Your son may have a cause of action sounding in negligence for assault and battery. Depending on the details, the teacher's conduct may even have progressed beyond negligence to the area of gross negligence or recklessness. (I do not know all of the facts, and do not know what may have precipitated the action on the part of the teacher.)
If you are contemplating a lawsuit, be aware that you may have to bring a suit as your son's guardian ad litem. Before going that route, however, you should try to find out more regarding what happened. If appropriate, advise the principal and/or school district of the incident so the teacher, if appropriate, can be disciplined and other children are protected from future misconduct.
Depending on the facts, you may have a claim against the school or school district for negligent hiring, negligent training or negligent supervision.
This response is for information purposes only and does not constitute a legal advice. This response does not create an attorney-client relationship.
Would suggest you consult and retain an experienced personal injury attorney. Let he/she be your advocate. You should have a professional handle this matter. Act quickly as time filing deadlines are short and evidence needs to be preserved. Good luck.
Based on your facts - Your son has a claim. I would strongly suggest that you contact an attorney to discuss the matter further. Please note that in pursuing claims against a public school you would need to file a government tort claim within 6 months of the incident. Make sure you contact an attorney as soon as you are able.
Both you and your son have certain legal rights, and possibly legal claims, that you may waive if you do not act in a timely manner. Consult a personal injury attorney with experience litigating against public entities (such as school districts) as soon as possible.
If you would like, feel free to call my office for a free telephone consultation: 619-781-1360.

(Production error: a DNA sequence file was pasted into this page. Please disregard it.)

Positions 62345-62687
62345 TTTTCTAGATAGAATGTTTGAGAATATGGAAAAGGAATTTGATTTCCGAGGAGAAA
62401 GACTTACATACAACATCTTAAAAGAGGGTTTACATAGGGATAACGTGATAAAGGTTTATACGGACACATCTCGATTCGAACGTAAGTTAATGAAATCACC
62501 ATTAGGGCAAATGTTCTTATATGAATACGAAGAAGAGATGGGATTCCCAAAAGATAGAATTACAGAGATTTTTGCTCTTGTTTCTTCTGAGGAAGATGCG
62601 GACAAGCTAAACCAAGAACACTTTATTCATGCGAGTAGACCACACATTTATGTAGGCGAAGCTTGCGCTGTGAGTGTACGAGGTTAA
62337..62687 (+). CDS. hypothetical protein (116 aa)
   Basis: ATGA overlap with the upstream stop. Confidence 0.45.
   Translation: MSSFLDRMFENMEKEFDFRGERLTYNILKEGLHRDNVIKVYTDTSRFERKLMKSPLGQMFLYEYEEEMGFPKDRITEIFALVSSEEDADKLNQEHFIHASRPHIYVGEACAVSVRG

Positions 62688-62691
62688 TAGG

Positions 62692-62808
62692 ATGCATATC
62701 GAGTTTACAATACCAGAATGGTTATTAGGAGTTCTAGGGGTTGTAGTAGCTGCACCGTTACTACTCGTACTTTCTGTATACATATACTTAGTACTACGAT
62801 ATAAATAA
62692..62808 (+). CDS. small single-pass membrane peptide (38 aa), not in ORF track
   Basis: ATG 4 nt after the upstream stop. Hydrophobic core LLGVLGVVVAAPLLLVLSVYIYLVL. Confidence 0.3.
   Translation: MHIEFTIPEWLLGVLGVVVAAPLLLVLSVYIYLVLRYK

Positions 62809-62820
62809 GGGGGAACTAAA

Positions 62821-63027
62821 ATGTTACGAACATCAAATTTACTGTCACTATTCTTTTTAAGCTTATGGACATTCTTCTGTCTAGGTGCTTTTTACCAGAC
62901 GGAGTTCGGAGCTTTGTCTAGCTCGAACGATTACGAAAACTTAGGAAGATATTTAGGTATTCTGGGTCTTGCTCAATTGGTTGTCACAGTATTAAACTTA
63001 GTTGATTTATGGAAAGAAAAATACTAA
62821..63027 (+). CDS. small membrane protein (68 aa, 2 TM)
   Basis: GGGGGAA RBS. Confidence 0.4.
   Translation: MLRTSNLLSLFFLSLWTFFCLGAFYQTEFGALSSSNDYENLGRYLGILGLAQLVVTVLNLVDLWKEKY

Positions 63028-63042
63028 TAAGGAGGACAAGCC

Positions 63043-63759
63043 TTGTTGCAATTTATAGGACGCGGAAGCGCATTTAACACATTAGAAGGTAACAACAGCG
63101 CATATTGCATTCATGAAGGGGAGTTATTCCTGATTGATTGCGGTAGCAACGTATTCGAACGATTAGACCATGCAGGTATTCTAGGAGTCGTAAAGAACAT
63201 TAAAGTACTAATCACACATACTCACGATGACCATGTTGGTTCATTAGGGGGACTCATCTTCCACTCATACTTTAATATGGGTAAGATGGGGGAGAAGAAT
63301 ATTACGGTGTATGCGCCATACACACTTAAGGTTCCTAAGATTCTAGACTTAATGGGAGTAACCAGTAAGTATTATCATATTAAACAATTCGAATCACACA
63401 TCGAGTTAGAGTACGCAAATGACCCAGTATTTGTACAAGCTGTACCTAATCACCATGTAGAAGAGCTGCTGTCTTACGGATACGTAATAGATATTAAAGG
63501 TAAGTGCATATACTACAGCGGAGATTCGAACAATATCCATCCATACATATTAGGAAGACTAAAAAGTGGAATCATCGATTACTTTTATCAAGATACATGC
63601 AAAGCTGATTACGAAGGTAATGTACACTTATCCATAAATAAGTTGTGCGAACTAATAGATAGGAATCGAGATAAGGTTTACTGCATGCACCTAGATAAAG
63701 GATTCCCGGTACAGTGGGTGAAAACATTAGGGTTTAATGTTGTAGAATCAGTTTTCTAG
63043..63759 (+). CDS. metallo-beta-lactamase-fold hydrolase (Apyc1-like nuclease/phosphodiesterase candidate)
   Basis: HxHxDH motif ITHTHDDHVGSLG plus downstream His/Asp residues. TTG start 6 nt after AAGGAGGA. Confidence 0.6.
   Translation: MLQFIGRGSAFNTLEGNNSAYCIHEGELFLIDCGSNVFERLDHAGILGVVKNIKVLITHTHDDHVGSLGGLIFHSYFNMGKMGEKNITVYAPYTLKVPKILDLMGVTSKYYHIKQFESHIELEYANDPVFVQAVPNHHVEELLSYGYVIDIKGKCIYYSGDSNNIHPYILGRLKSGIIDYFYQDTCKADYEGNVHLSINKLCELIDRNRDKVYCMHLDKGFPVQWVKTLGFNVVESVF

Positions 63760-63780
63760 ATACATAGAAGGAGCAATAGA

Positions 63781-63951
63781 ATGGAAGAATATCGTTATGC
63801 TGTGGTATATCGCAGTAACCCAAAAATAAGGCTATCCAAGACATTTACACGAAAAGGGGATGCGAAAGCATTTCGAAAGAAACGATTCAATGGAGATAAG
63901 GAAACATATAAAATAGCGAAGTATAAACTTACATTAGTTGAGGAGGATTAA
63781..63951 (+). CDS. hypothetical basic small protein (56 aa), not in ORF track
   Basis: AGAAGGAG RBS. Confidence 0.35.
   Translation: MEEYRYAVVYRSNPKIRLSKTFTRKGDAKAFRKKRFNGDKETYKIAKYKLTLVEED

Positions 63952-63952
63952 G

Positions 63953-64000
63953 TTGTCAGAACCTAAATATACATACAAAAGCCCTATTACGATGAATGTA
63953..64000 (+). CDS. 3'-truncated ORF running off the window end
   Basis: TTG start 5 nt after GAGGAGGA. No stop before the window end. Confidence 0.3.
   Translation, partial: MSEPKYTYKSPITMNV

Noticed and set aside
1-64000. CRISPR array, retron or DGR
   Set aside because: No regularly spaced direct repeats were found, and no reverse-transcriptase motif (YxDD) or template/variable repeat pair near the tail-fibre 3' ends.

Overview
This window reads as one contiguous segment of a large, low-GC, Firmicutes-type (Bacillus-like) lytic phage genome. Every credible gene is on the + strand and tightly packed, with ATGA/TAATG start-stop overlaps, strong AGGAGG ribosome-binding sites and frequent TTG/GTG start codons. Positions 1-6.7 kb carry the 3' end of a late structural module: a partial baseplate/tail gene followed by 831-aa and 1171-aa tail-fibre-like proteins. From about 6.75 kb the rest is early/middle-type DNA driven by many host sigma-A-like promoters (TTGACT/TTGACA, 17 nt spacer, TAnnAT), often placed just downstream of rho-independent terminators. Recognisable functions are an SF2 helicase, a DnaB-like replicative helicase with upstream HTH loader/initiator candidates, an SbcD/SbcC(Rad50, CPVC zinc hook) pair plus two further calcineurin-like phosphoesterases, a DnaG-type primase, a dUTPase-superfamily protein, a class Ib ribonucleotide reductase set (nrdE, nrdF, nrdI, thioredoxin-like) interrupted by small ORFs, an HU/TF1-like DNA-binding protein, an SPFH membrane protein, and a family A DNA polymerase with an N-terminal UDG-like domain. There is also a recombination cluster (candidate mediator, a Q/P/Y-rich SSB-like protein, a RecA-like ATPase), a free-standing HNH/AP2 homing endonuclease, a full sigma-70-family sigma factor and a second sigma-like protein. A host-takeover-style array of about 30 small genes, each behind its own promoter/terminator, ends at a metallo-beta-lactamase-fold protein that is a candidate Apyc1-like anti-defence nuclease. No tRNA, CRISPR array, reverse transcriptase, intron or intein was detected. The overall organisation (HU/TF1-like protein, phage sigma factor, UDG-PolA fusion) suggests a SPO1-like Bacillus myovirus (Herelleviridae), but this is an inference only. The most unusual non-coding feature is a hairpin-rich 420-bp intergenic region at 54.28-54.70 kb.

Disclaimer: This answer does not constitute legal advice, should not be relied on, and is not substitute for a consultation wtih an attorney. You should seek in-person legal counsel from an appropriately licensed attorney immediately. This answer also does not create an attorney-client relationship or any other relationship.
You need to consult and retain an attorney IMMEDIATELY. If this is a public school, there is a very short, 6 month statute of limitations to file what is called a Government Tort Claim with the proper public entity(ies). (This is sometimes tolled if the plaintiff is a minor but, I wouldn't count on that). The medical records and bills and any reports reflecting your son's future prognosis, costs of future medical care, and other information needs to be included in this claim. It is VERY important that you start this process right away as any delay could affect your son's ability to recover.
Nothing in this communication should be construed as creating an attorney client relationship. This is for informational purposes only. Attorney will take no action on your behalf unless and until a written retainer agreement is signed. There are strict time deadlines on filing claims and, as such, you are advised to consult with and retain an attorney immediately to file such claims timely or you will lose any right to recovery.
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